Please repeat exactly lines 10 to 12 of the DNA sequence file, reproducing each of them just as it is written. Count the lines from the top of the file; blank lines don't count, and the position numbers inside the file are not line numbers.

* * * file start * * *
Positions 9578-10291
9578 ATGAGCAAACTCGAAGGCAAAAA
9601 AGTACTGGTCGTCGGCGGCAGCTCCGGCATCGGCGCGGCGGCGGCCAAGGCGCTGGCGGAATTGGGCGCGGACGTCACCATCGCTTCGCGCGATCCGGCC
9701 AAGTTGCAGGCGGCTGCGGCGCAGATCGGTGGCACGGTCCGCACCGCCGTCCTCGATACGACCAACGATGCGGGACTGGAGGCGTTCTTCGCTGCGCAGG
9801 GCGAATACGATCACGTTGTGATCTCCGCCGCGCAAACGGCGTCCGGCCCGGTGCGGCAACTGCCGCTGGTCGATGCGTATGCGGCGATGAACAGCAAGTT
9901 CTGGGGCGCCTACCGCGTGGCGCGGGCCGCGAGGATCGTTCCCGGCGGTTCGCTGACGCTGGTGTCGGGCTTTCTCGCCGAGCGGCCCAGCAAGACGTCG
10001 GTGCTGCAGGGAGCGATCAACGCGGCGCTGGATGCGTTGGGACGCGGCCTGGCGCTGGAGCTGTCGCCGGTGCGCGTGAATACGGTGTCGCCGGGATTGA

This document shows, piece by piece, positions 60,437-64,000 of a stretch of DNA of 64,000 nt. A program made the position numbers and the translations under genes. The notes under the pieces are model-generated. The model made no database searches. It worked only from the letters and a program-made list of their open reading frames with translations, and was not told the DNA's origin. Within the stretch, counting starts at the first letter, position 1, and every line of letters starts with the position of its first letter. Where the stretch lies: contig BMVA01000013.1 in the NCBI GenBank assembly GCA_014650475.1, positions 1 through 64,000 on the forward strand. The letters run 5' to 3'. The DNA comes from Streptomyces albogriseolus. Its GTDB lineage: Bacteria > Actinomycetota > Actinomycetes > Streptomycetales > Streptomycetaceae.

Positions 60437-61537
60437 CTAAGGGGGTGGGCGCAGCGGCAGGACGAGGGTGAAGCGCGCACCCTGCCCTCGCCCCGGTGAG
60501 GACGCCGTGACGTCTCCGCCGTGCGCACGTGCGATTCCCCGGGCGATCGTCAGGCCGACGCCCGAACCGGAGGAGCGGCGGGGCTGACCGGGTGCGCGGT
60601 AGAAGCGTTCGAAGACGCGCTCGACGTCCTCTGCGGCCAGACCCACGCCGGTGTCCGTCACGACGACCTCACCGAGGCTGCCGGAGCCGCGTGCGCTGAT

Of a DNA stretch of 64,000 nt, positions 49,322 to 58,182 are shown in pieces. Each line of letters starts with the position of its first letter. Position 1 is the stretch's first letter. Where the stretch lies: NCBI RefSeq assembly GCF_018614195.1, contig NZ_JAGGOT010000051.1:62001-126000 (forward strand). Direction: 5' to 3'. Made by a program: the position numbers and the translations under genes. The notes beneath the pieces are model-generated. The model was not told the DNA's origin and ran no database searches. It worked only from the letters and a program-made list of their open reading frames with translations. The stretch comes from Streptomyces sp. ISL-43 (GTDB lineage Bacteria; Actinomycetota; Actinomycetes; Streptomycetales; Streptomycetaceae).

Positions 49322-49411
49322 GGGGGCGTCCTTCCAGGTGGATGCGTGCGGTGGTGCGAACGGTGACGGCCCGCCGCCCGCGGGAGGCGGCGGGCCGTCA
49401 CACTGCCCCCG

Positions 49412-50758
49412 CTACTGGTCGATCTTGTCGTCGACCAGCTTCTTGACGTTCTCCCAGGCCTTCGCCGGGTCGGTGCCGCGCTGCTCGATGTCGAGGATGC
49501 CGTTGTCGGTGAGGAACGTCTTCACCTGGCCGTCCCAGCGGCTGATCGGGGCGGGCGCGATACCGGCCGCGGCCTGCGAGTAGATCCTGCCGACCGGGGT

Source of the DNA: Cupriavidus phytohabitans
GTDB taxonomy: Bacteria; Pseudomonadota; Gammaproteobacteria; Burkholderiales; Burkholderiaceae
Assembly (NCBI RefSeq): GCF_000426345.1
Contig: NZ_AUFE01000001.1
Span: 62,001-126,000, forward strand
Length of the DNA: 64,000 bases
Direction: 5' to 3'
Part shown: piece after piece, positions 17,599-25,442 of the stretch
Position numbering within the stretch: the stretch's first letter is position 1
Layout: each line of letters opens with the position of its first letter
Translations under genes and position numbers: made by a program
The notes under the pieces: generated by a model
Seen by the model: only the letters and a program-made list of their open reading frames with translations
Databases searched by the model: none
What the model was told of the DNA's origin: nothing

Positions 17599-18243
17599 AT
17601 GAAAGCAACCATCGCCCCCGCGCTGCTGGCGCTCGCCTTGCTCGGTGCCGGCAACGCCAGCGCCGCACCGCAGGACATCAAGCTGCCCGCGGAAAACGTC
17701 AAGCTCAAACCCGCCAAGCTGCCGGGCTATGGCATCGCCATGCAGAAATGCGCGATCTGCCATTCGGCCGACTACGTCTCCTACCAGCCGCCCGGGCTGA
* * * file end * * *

60437 CTAAGGGGGTGGGCGCAGCGGCAGGACGAGGGTGAAGCGCGCACCCTGCCCTCGCCCCGGTGAG
60501 GACGCCGTGACGTCTCCGCCGTGCGCACGTGCGATTCCCCGGGCGATCGTCAGGCCGACGCCCGAACCGGAGGAGCGGCGGGGCTGACCGGGTGCGCGGT
60601 AGAAGCGTTCGAAGACGCGCTCGACGTCCTCTGCGGCCAGACCCACGCCGGTGTCCGTCACGACGACCTCACCGAGGCTGCCGGAGCCGCGTGCGCTGAT